The Hagia Sophia in Thessaloniki is one of the oldest churches in the city still standing today. It is one of several monuments in Thessaloniki included as a World Heritage Site on the UNESCO list.

Since the 3rd century, there was a church in the location of the current Hagia Sophia. In the 8th century, the present structure was erected, based on the Hagia Sophia in Constantinople (present-day Istanbul, Turkey). In 1205, when the Fourth Crusade captured the city, the Hagia Sophia was converted into the cathedral of Thessaloniki, which it remained after the city was returned to the Byzantine Empire in 1246. After the capture of Thessaloniki by the Ottoman Sultan Murad II on 29 March 1430, the church was converted into a mosque. It was reconverted to a church upon the liberation of Thessaloniki in 1912.

Its ground plan is that of a domed Greek cross basilica. Together with the Gül and the Kalenderhane Mosques in Istanbul and the destroyed Church of the Dormition in Nicaea, it represents one of the main architectural examples of this type, typical of the Byzantine middle period.

In the Iconoclastic era, the apse of the church was embellished with plain gold mosaics with only one great cross, similarly to the Hagia Irene in Constantinople and the Church of the Dormition in Nicaea. The cross was substituted with the image of the Theotokos (God-bearer, or Mary) in 787-797 after the victory of the Iconodules. The mosaic in the dome now represents the Ascension. The dome is ringed by the figures of all Twelve Apostles, Mary and two angels.

Between 1907 and 1909 Byzantine historian Charles Diehl restored the whole building that underwent many damages during a fire in 1890. Much of the interior decoration was plastered over after the Great Thessaloniki Fire of 1917. The dome was not restored until 1980.

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Hagios Demetrios

The Church of Saint Demetrius, or Hagios Demetrios, is the main sanctuary dedicated to Saint Demetrius, the patron saint of Thessaloniki. It is part of the site Palaeochristian and Byzantine Monuments of Thessaloniki on the list of World Heritage Sites by UNESCO since 1988.

The first church on the spot was constructed in the early 4th century AD, replacing a Roman bath. A century later, a prefect named Leontios replaced the small oratory with a larger, three-aisled basilica. Repeatedly gutted by fires, the church eventually was reconstructed as a five-aisled basilica in 629–634. This was the surviving form of the church much as it is today. The most important shrine in the city, it was probably larger than the local cathedral. The historic location of the latter is now unknown.

The church had an unusual shrine called the ciborium, a hexagonal, roofed structure at one side of the nave. It was made of or covered with silver. The structure had doors and inside was a couch or bed. Unusually, it did not hold any physical relics of the saint. The ciborium seems to have been a symbolic tomb. It was rebuilt at least once.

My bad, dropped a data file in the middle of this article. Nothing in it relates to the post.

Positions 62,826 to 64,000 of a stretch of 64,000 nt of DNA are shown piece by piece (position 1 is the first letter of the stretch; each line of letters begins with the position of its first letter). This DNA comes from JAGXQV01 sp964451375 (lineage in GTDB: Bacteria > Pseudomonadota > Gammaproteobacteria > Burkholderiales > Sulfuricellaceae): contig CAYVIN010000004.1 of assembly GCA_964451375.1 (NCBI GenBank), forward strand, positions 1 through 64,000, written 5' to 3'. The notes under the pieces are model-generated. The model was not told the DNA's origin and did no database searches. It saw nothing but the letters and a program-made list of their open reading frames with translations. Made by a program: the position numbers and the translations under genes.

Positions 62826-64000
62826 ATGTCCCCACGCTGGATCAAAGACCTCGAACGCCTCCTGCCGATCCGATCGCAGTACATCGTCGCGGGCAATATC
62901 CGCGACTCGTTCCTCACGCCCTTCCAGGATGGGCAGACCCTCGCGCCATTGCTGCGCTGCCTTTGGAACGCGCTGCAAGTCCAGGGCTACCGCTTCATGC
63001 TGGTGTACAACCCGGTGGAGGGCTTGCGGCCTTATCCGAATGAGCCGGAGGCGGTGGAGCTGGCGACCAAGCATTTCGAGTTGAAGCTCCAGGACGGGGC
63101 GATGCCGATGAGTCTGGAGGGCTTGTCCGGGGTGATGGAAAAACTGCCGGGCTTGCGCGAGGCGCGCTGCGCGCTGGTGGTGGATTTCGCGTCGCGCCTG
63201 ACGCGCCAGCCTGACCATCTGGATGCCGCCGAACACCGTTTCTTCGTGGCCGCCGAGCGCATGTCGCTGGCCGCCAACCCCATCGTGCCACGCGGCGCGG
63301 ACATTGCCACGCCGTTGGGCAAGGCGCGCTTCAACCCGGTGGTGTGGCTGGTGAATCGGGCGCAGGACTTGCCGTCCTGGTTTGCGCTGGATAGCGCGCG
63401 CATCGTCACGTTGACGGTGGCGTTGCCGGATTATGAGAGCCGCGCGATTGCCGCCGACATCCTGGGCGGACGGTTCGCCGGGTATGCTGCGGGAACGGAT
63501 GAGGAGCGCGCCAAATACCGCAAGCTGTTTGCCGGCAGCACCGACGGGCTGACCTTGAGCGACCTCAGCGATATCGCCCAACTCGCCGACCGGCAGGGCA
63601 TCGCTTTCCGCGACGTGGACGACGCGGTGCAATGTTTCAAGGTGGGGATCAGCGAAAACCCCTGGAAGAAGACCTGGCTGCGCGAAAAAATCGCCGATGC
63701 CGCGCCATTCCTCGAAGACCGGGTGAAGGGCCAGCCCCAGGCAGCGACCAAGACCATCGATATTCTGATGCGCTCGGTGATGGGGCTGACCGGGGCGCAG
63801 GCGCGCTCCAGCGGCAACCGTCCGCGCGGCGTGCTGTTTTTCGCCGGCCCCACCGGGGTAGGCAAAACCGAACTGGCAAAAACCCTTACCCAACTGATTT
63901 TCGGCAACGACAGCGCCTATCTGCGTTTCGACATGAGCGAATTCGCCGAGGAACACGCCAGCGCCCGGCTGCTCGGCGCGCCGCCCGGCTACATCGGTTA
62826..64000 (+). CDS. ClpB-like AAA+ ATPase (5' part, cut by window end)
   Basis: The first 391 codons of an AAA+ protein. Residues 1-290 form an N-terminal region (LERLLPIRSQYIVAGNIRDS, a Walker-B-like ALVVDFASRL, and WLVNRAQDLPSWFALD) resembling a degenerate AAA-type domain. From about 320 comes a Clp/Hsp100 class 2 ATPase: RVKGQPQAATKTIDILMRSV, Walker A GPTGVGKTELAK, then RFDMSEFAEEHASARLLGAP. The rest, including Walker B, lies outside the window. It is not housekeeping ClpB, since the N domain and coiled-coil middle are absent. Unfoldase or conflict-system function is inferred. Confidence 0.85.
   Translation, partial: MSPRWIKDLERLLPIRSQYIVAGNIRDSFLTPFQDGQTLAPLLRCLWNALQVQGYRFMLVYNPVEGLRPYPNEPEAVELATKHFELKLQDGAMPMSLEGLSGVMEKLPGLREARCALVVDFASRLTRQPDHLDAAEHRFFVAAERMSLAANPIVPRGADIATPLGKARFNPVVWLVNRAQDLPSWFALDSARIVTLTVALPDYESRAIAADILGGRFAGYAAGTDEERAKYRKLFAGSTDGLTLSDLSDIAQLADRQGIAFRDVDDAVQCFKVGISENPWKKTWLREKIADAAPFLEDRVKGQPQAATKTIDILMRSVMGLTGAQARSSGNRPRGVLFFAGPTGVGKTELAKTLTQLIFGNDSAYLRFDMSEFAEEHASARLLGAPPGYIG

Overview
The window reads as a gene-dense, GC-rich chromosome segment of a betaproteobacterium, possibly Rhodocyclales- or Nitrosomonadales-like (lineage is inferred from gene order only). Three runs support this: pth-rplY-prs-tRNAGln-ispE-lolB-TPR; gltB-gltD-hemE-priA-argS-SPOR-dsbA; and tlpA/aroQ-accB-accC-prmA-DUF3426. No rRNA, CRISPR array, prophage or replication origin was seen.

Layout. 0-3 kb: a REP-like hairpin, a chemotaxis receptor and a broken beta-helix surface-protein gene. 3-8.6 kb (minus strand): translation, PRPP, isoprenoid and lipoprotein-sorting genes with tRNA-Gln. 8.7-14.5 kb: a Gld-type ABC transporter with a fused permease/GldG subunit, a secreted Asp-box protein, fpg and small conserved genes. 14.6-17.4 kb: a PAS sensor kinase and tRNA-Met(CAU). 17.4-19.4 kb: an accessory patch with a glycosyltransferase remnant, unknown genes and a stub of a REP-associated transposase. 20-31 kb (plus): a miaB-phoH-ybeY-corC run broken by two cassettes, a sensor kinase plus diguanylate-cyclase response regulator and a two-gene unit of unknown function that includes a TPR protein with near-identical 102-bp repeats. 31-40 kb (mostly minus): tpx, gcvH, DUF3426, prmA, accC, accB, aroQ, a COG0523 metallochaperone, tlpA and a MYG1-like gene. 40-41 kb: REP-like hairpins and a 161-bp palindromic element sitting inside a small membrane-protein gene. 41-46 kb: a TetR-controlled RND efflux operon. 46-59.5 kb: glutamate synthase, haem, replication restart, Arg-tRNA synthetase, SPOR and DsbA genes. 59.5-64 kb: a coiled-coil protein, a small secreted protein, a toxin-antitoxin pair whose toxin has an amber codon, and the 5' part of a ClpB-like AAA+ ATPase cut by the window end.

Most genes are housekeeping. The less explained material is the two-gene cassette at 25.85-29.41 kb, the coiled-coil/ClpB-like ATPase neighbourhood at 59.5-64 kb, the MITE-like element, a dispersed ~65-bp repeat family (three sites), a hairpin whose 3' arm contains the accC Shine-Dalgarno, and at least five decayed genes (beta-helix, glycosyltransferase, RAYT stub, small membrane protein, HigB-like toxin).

The basilica is famous for six extant mosaic panels, dated to the period between the latest reconstruction and the inauguration of the Byzantine Iconoclasm in 730. These mosaics depict St. Demetrius with officials responsible for the restoration of the church (called the founders, ktetors) and with children. An inscription below one of the images glorifies heaven for saving the people of Thessalonica from a pagan Slavic raid in 615.

Thessaloniki became part of the Ottoman Empire in 1430. About 60 years later, during the reign of Bayezid II, the church was converted into a mosque, known as the Kasımiye Camii after the local Ottoman mayor, Cezeri Kasım Pasha. The symbolic tomb however was kept open for Christian veneration. Other magnificent mosaics, recorded as covering the church interior, were lost either during the four centuries when it functioned as a mosque (1493–1912) or in the Great Thessaloniki Fire of 1917 that destroyed much of the city. It also destroyed the roof and upper walls of the church. Black-and-white photographs and good watercolour versions give an idea of the early Byzantine craftsmanship lost during the fire.

Following the Great Fire of 1917, it took decades to restore the church. Tombstones from the city"s Jewish cemetery - destroyed by the Greek and Nazi German authorities - were used as building materials in these restoration efforts in the 1940s. Archeological excavations conducted in the 1930s and 1940s revealed interesting artifacts that may be seen in a museum situated inside the church"s crypt. The excavations also uncovered the ruins of a Roman bath, where St. Demetrius was said to have been held prisoner and executed. A Roman well was also discovered. Scholars believe this is where soldiers dropped the body of St. Demetrius after his execution. After restoration, the church was reconsecrated in 1949.